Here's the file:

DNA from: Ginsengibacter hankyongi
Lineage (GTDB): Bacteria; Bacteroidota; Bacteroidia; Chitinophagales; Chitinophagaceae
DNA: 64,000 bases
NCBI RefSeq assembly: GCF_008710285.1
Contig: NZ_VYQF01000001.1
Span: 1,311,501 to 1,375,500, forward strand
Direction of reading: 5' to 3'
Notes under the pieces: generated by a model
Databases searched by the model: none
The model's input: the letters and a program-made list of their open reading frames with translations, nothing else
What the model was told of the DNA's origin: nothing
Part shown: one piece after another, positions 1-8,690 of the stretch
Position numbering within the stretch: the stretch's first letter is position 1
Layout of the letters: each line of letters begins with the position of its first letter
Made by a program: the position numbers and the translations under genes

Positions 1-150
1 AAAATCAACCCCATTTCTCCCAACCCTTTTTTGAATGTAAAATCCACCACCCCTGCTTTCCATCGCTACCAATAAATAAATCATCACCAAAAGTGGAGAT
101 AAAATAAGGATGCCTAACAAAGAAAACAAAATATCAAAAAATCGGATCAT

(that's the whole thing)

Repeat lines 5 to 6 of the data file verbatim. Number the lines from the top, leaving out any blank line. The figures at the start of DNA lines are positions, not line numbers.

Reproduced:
Contig: NZ_VYQF01000001.1
Span: 1,311,501 to 1,375,500, forward strand